Tyre wear is inevitable. If manufacturers work to increase mileage performance with each new generation, fleet managers and drivers also have an important role to play to prolong the service life of tyres.
Controlled wear starts with the design
The rate of tyre wear depends on four factors: the intrinsic characteristics of the tyre (type of rubber, tyre pressures, the casing and wearable rubber volume), the mechanical condition of the truck (axle alignment, vehicle alignment), driving style and the road surface.
Tyre manufacturers can tune several parameters to extend tyre life, but the profile design is all about compromise and must not be at the expense of other qualities, such as comfort and grip. Besides the chemistry of tyres, tread wear is directly related to the surface in contact with the ground, since that’s where the entire weight of the truck is spread. The larger the surface area, the lower the pressure… often to the detriment of rolling resistance! The aim is to strike the right balance. Furthermore, even at the scale of a single tyre, manufacturers make sure that the pressure is evenly distributed across the tread, so that the tyre wears evenly. To do this, they focus on the tread pattern, the casing and the belt (steel cables reinforcing the tread), to obtain a “flat” tread that hugs the road surface when driving.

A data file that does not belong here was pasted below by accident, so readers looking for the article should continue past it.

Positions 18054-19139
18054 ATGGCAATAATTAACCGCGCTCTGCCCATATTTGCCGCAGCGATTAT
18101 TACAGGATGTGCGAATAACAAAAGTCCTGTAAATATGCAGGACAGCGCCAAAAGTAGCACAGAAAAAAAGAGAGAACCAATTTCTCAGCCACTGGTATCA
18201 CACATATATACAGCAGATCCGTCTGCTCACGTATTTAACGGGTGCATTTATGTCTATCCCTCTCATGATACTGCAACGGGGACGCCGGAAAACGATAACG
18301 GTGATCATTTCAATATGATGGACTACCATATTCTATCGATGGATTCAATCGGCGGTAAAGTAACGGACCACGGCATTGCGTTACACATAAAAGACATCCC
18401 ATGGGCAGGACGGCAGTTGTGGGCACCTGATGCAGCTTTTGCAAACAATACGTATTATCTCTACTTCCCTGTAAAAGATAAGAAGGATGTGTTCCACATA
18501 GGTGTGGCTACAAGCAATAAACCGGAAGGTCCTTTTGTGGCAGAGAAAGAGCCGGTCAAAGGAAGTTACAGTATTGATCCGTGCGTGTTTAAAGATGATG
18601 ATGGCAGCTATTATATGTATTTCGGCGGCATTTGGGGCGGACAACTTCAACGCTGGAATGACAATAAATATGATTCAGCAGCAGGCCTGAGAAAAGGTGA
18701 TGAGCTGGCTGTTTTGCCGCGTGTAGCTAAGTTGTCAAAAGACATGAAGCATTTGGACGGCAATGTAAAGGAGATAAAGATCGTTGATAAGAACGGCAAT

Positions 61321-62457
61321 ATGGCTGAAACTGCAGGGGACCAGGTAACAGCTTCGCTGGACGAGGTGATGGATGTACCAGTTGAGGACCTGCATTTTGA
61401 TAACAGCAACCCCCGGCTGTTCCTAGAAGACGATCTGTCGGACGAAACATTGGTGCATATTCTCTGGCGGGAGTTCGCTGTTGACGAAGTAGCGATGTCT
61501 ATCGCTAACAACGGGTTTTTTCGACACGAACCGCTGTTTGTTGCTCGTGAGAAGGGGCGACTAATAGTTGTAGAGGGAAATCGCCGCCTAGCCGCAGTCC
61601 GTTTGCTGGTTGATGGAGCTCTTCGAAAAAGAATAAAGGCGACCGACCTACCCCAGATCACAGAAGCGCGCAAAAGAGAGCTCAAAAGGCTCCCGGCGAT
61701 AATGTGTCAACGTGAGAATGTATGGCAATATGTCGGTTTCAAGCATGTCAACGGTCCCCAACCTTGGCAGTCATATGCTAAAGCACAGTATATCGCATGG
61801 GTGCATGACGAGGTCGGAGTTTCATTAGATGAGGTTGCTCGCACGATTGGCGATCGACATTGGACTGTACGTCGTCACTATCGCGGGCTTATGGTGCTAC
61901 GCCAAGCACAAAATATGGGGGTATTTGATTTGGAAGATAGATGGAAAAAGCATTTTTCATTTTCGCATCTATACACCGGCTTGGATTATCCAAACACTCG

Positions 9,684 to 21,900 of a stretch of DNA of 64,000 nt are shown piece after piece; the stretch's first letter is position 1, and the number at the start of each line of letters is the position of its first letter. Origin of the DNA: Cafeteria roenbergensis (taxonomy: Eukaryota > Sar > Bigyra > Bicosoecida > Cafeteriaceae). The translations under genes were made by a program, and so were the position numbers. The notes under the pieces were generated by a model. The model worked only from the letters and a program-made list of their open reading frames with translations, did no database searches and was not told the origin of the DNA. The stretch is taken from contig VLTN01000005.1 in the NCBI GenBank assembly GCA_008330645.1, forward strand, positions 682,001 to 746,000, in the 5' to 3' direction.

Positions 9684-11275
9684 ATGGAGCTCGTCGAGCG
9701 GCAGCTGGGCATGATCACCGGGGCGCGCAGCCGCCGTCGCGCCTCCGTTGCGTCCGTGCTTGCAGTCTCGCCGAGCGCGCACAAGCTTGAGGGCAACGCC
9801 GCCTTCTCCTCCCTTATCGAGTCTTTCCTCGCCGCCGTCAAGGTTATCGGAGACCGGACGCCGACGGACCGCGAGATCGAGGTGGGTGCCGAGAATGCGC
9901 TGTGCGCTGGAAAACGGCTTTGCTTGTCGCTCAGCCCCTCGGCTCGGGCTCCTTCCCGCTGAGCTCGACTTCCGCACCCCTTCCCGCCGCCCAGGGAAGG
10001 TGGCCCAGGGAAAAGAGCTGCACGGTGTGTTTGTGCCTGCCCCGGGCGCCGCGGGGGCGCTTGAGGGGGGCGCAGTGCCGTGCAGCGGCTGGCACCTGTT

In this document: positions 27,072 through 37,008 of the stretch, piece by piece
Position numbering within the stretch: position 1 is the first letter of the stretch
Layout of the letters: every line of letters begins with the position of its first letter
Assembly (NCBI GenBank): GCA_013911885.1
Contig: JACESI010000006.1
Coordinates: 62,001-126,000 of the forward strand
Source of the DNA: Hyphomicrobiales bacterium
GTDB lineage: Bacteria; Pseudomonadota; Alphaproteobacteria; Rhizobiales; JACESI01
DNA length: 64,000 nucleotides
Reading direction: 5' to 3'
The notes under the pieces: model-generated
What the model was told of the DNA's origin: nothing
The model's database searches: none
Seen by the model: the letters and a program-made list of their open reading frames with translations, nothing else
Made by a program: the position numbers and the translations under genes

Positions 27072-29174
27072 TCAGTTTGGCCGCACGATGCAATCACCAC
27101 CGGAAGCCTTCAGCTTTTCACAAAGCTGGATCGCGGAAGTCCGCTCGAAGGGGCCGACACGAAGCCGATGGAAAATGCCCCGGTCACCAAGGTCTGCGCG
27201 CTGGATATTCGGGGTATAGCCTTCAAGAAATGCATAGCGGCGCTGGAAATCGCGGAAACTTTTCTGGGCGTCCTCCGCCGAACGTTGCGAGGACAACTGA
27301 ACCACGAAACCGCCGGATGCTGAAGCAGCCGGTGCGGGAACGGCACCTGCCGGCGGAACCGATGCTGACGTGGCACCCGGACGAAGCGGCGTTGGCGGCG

The impact of alignment on tyre wear
Regular checks and maintenance of a truck’s mechanical components is not just about safety, it also concerns the service life of the tractor/trailer assembly, including tyres. Compliance with the manufacturer’s recommended tyre pressures ensures even wear and therefore, tyres last longer. Similarly, it is recommended to rotate tyres and turn tyres on the rim when necessary. When the tread depth reaches 2 to 4 mm, regrooving solutionsare still possible, then retreading to give the tyre a new lease of life.
External parameters can also have an impact on the tyre’s longevity, such as, for example, incorrect settings for the axle alignment(alignment, camber, toe-in...) mechanical playin the steering and suspensions, or abnormal brake heating which may damage the tyre, or even cause it to burst.
Tyre wear also depends on the truck’s own characteristics, starting with engine torque, the efficiency of the braking system and the truck’s weight. Therefore, it is up to the driver to adapt his driving to the vehicle and the load. Frequent demands placed on tyres, such as driving on twisty roads or repeated stopping and starting, tend to increase tyre wear. As well as controlling the laden weight and tyre rating, it is also necessary to reduce sway and balance the load on each axle. Even if the trailer’s total weight is within its load carrying capacity, one of the axles may be carrying more load than the others, which will result in irregular tyre wear.
Like fuel consumption, tyre life is pretty much tied to how the driver drives. When braking or cornering, excessive speed and abrupt handling are detrimental to tyre longevity.
The type of road surface is the last main cause of wear, but the driver cannot always choose his route, and even if it were the case, he would not choose it on the basis of the asphalt friction coefficient! However, when driving on rough ground or in towns, drivers should, whenever possible, avoid obstacles which could damage tyres (pot-holes, pavements, stones…).
By Renaud Lacroix